Innovative Sustainable Water Reuse in the Northeast

Innovative Sustainable Water Reuse in the Northeast

Here are some quick wastewater and water reuse facts. According to a United Nations study, North America generates 85 cubic kilometers of wastewater each year. To put that figure in perspective, one cubic kilometer equals about 220 billion gallons, which is just about the annual flow over Niagara Falls. Most of that wastewater (75%) is treated; however, only 2.3 cubic kilometers (3.8%) of that treated wastewater is reused. In terms of total volume, the United States leads the world in treated wastewater reused. Still, less than 1 percent of the 32 billion gallons of treated wastewater discharged nationwide each day is directly reused. There is ample opportunity to increase safe water reuse in this country and globally.

Most water reclamation projects in the U.S. have been in southwestern states and Florida where competing interests for water resources require extraordinary measures. In 1918, the State of California established the first standards for water reuse in the world. Since that time, a majority of states have established criteria or guidelines for the beneficial use of recycled water. However, Connecticut has no statewide water policy or reuse guidelines. Because of the rarity of reuse projects in Connecticut, unique permitting challenges exist, but the University of Connecticut (UConn) is working with Woodard & Curran to change that situation.

UConn is protecting its water supplies by utilizing a Reclaimed Water Facility (RWF) at its Storrs, Connecticut campus, which has been operating since 2013. Woodard & Curran operates and manages the University’s RWF. At that time, the UConn RWF was one of only a few such facilities in New England and the first industrial reuse facility of its kind in Connecticut. The success of the University’s reclaimed water facility will help shape regulatory guidelines for future reclamation projects in Connecticut and the Northeast.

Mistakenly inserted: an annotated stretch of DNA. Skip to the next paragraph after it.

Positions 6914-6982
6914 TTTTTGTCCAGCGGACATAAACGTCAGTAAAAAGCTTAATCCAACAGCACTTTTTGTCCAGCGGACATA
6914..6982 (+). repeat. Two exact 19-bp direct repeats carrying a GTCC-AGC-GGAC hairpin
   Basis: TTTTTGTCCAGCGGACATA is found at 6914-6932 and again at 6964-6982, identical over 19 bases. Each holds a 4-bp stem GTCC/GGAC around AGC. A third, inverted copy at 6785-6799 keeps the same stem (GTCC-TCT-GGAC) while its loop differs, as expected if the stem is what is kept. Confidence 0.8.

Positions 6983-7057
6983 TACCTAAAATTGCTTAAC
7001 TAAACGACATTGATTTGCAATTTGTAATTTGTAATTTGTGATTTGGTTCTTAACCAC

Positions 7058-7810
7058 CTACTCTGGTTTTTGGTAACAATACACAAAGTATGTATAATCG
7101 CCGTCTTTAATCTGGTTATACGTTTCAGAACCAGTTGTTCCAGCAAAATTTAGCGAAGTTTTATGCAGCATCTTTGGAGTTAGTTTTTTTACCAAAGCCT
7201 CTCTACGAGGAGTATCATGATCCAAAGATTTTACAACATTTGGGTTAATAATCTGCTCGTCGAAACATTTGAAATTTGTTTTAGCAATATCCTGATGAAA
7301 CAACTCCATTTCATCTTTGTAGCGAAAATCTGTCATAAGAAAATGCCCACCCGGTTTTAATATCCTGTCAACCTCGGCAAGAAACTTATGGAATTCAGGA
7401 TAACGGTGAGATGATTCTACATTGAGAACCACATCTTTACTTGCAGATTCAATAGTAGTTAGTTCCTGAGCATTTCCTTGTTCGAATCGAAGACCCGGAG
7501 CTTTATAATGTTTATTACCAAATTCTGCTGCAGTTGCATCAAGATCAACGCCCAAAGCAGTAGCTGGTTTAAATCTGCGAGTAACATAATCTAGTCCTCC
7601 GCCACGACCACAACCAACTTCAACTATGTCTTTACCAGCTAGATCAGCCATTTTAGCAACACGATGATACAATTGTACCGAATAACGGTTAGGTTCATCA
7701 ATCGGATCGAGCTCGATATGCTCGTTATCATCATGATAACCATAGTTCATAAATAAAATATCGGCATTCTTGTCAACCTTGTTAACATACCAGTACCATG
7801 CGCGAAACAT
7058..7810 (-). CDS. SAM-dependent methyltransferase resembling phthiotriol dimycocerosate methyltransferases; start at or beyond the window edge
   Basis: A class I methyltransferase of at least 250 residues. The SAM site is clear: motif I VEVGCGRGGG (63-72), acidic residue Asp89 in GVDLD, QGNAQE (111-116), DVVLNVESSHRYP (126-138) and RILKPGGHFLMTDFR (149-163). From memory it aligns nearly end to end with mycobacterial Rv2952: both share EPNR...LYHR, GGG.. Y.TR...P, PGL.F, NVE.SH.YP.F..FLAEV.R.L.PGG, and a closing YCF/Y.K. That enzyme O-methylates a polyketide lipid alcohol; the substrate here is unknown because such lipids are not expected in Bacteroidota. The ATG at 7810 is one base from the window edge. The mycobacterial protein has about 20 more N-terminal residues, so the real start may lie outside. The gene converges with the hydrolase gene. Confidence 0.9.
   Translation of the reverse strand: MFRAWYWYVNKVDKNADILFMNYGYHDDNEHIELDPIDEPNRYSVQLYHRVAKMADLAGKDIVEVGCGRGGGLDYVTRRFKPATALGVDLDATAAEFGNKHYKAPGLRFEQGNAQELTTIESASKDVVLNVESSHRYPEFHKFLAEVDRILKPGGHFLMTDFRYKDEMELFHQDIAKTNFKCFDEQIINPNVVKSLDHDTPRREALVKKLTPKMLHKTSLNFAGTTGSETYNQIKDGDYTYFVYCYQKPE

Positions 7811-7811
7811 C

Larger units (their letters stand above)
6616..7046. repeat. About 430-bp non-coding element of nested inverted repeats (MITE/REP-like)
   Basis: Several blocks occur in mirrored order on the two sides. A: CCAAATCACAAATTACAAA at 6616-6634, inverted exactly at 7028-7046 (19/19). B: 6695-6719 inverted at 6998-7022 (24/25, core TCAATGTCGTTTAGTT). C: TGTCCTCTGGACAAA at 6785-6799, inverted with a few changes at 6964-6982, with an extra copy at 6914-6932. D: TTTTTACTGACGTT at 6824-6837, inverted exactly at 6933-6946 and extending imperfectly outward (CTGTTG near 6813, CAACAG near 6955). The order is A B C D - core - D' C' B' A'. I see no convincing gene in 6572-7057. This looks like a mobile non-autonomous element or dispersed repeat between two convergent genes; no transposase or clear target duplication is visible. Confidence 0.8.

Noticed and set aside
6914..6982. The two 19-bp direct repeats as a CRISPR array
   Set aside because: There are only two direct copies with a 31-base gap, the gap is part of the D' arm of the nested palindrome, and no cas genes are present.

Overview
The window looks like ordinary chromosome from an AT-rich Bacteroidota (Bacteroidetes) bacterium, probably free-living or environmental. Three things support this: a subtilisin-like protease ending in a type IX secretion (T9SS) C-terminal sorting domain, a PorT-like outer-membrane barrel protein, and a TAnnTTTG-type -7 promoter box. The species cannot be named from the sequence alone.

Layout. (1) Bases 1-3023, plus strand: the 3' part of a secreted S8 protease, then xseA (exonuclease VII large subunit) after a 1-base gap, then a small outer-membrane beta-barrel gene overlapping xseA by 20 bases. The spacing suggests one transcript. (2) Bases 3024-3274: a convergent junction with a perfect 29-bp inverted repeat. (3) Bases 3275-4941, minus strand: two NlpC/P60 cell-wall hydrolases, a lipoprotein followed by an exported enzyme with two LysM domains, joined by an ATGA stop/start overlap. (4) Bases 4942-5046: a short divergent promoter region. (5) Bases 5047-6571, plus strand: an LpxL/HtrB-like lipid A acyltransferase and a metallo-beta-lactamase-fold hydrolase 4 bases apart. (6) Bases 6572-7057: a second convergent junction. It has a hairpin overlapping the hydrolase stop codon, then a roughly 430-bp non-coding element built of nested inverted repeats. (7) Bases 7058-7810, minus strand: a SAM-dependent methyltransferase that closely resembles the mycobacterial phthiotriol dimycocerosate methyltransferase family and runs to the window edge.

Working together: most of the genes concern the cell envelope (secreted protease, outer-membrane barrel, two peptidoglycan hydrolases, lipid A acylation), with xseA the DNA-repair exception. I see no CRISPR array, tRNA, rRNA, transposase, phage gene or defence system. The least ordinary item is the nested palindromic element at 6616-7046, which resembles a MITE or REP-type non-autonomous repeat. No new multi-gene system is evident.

I recently published an article describing our work at UConn’s RWF in the February 2016 issue of Water Environment & Technology (WE&T) magazine. I co-authored the article, "The University of Connecticut Deploys an Innovative Reclaimed Water Facility: Setting the Standard for Sustainable Water Reuse in the Northeast," with Robert Scott, the plant manager for Woodard & Curran at the RWF and Jay Sheehan, Woodard & Curran’s Business Development Leader for municipal and institutional clients. The full article can be read online (requires subscription).

As the only public water supply within a 5-mile radius, the University not only provides water for the Storrs campus but also for more than 100 users in Mansfield. The RWF enables UConn to direct its groundwater resources to the drinking water system, which significantly eases demand on source waters. Discharge from the University’s Water Pollution Control Facility is pumped to the RWF to be treated through an advanced process for reuse as non-potable water. The non-potable reclaimed water is primarily used at the Storrs campus CUP/CoGen facility, which previously used between 250,000 and 450,000 gallons of potable water daily. Reclaimed water replaces most of that demand. (Read more about the RWF and its processes in detail in the WE&T article, on our website, and a previous blog post.)

A number of organizations have recognized the University and the RWF facility staff for its success. Recently, Sierra Magazine published a list of the most environmentally responsible universities, and the University of Connecticut ranked eighth. In January, the New England Water Environment Association (NEWEA) presented our UConn RWF staff with the 2015 NEWEA Asset Management Award. NEWEA gives this award to an organization or an individual within an agency who demonstrates initiative and leadership in the area of asset management. The University also received the 2011 WateReuse Institution of the Year award for its innovation in establishing the first industrial water reuse project in Connecticut and providing a tangible lesson to students on living sustainably.

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